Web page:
Trouble-Shooting Tips for Plug-In Products

Time Delay Relays

We frequently receive technical support calls from installers that can’t get their plug-in product to function correctly. This is understandable because unless you work with plug-in products on a regular basis; there are several idiosyncrasies to these products that are not common knowledge. The Trouble-Shooting tips below cover the most common issues we see and will help you get your Macromatic Plug-In device operating as intended.

Check for proper pin to socket terminal number orientation.

The industry standard method for illustrating a plug-in product wiring diagram is to show the perspective of looking at the bottom of the plug-in product as if you were holding the device in your hand with the pins pointing up. This can cause confusion because the pin orientation of the wiring diagram is opposite the terminal numbering orientation of the socket. In other words, the wiring diagram shows the mirror image of how the device actually plugs into the socket. To ensure proper wiring, always reference the pin number to the terminal number on the socket. See the illustration below which shows that terminals on the right side of the socket are on the left side of the wiring diagram.

Diagram: Macromatic socket terminal number orientation




Be sure to connect the desired voltage source to the common contact of the relay output.

The relay outputs of most plug-in products are isolated from the input voltage of the unit. This is done to provide the flexibility of switching a different voltage than the input voltage. For example your plug-in timer uses 120 VAC input voltage and you want to switch 12 VDC with the relay outputs. This is made possible with isolated relay contacts. This also means that you must connect the voltage source to the common relay contacts; otherwise you will not have a relay output. For more information on this issue, visit Knowledge Base Article Input Voltage Applied But Nothing Coming Out!!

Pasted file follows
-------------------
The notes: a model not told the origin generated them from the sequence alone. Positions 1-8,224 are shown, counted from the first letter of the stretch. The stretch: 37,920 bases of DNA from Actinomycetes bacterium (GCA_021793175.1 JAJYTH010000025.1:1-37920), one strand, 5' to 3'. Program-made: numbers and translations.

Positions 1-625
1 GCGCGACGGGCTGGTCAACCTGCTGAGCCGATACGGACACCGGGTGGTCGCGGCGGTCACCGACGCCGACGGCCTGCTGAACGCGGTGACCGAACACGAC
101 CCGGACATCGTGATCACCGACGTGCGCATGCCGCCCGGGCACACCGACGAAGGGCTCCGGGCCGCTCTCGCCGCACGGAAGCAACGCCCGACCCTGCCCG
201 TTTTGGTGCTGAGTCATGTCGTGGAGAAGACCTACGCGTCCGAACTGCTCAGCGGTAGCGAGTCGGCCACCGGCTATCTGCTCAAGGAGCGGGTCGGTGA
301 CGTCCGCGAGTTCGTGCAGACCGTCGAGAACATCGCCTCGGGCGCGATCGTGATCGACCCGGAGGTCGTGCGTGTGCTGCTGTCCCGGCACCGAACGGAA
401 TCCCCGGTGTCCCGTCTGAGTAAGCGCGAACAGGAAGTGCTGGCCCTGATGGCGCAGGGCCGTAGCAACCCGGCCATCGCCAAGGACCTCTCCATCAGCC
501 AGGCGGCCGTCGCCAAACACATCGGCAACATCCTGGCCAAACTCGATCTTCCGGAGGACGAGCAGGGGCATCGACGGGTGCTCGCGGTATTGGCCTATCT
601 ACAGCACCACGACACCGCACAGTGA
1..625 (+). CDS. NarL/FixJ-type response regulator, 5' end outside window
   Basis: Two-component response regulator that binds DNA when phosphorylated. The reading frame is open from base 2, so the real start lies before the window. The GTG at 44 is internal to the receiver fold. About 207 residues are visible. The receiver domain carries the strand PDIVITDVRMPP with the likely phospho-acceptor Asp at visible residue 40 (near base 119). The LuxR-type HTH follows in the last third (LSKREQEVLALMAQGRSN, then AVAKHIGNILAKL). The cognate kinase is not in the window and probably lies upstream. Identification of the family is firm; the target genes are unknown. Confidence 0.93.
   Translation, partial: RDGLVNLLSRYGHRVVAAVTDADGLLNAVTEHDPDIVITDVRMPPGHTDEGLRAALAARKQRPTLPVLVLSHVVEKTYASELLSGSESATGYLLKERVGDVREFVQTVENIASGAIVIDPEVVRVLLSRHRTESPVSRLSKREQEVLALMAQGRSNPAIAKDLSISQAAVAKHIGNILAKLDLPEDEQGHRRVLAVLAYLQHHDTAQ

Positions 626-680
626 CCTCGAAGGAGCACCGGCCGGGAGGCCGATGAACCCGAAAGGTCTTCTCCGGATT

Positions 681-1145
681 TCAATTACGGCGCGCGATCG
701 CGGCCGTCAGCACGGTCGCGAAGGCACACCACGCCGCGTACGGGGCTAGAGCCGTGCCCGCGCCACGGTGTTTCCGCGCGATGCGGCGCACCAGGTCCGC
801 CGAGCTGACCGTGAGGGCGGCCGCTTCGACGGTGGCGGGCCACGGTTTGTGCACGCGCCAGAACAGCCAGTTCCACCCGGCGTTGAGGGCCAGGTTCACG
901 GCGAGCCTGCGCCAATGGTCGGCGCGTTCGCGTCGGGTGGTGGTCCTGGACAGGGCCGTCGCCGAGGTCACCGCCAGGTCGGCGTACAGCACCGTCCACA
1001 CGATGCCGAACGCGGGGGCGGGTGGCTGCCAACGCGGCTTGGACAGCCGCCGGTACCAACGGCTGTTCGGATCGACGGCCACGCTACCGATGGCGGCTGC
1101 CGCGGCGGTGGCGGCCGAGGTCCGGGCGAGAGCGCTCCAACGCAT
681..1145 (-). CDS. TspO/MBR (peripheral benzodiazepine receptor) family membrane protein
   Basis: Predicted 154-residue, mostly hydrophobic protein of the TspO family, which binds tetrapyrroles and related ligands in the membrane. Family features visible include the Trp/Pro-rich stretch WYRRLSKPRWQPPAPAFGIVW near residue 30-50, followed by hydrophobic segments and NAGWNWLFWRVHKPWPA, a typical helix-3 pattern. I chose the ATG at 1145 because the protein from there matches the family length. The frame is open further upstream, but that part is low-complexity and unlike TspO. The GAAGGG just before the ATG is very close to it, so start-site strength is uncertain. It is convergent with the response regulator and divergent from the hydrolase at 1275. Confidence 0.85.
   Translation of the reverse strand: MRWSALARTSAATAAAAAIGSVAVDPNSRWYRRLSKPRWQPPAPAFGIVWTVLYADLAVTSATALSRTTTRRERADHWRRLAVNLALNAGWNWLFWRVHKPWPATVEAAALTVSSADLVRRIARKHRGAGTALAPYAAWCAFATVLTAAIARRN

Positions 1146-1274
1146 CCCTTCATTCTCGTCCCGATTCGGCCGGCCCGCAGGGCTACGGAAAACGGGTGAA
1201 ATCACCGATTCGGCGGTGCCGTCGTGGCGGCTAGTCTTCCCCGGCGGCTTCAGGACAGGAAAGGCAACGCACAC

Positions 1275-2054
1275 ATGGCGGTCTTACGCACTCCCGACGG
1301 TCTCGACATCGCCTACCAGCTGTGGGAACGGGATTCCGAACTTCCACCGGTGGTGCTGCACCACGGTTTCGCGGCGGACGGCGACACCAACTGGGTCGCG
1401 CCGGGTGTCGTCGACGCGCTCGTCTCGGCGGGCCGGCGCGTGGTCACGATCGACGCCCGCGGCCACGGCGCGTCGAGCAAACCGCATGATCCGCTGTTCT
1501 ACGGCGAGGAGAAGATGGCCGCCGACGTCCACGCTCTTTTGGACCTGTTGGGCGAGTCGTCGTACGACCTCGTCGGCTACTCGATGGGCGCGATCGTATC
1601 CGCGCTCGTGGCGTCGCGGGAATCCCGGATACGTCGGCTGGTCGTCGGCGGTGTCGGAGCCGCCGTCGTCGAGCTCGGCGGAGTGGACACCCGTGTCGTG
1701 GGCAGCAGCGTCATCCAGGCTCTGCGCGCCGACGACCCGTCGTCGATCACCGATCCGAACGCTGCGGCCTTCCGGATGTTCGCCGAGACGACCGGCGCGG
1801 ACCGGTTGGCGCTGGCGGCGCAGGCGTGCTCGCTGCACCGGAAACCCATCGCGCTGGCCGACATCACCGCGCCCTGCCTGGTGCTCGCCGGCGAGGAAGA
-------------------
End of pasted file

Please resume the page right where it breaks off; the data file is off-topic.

Diagram: Macromatic 8-pin socket

Plug-in time delay relays with triggered functions require a Dry Contact Control Switch

Several time delay functions such as OFF-DELAY, SINGLE-SHOT, WATCHDOG or TRIGGERED DELAYED INTERVAL require a control switch to trigger the function. This circuit requires a dry contact switch (no voltage) such as a pushbutton or toggle switch. Applying voltage to the control switch will prevent proper operation and will most likely damage the timer. Ensure that the control switch circuit is a dry contact only. If your application requires a control switch with voltage, Macromatic offers Power Trigger time delay relay options. For more information on this issue, visit Knowledge Base Article Troubleshooting a Unit with a Control Switch Trigger.